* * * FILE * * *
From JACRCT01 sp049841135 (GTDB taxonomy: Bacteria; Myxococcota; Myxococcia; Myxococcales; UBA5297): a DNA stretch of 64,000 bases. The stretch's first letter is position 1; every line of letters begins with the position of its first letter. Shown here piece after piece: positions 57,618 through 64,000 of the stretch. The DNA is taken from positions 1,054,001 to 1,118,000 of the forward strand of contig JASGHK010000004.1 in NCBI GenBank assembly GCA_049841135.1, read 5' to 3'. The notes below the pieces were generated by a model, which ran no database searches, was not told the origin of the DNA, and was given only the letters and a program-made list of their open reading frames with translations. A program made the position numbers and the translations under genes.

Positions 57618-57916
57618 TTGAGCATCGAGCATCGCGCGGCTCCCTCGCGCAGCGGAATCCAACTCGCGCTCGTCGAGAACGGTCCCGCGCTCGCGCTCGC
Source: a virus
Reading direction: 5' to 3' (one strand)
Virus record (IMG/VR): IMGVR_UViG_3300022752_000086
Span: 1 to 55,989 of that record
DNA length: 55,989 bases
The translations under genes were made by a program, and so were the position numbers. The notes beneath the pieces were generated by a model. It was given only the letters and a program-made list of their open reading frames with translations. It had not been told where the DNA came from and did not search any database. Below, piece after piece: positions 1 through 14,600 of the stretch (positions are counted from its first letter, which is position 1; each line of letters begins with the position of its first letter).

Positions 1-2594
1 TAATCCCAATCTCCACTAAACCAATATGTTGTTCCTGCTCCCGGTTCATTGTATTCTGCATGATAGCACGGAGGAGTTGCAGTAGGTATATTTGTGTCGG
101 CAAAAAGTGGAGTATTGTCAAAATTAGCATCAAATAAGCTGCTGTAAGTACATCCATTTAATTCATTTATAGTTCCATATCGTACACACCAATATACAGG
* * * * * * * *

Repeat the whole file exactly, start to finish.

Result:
From JACRCT01 sp049841135 (GTDB taxonomy: Bacteria; Myxococcota; Myxococcia; Myxococcales; UBA5297): a DNA stretch of 64,000 bases. The stretch's first letter is position 1; every line of letters begins with the position of its first letter. Shown here piece after piece: positions 57,618 through 64,000 of the stretch. The DNA is taken from positions 1,054,001 to 1,118,000 of the forward strand of contig JASGHK010000004.1 in NCBI GenBank assembly GCA_049841135.1, read 5' to 3'. The notes below the pieces were generated by a model, which ran no database searches, was not told the origin of the DNA, and was given only the letters and a program-made list of their open reading frames with translations. A program made the position numbers and the translations under genes.

Positions 57618-57916
57618 TTGAGCATCGAGCATCGCGCGGCTCCCTCGCGCAGCGGAATCCAACTCGCGCTCGTCGAGAACGGTCCCGCGCTCGCGCTCGC
Source: a virus
Reading direction: 5' to 3' (one strand)
Virus record (IMG/VR): IMGVR_UViG_3300022752_000086
Span: 1 to 55,989 of that record
DNA length: 55,989 bases
The translations under genes were made by a program, and so were the position numbers. The notes beneath the pieces were generated by a model. It was given only the letters and a program-made list of their open reading frames with translations. It had not been told where the DNA came from and did not search any database. Below, piece after piece: positions 1 through 14,600 of the stretch (positions are counted from its first letter, which is position 1; each line of letters begins with the position of its first letter).

Positions 1-2594
1 TAATCCCAATCTCCACTAAACCAATATGTTGTTCCTGCTCCCGGTTCATTGTATTCTGCATGATAGCACGGAGGAGTTGCAGTAGGTATATTTGTGTCGG
101 CAAAAAGTGGAGTATTGTCAAAATTAGCATCAAATAAGCTGCTGTAAGTACATCCATTTAATTCATTTATAGTTCCATATCGTACACACCAATATACAGG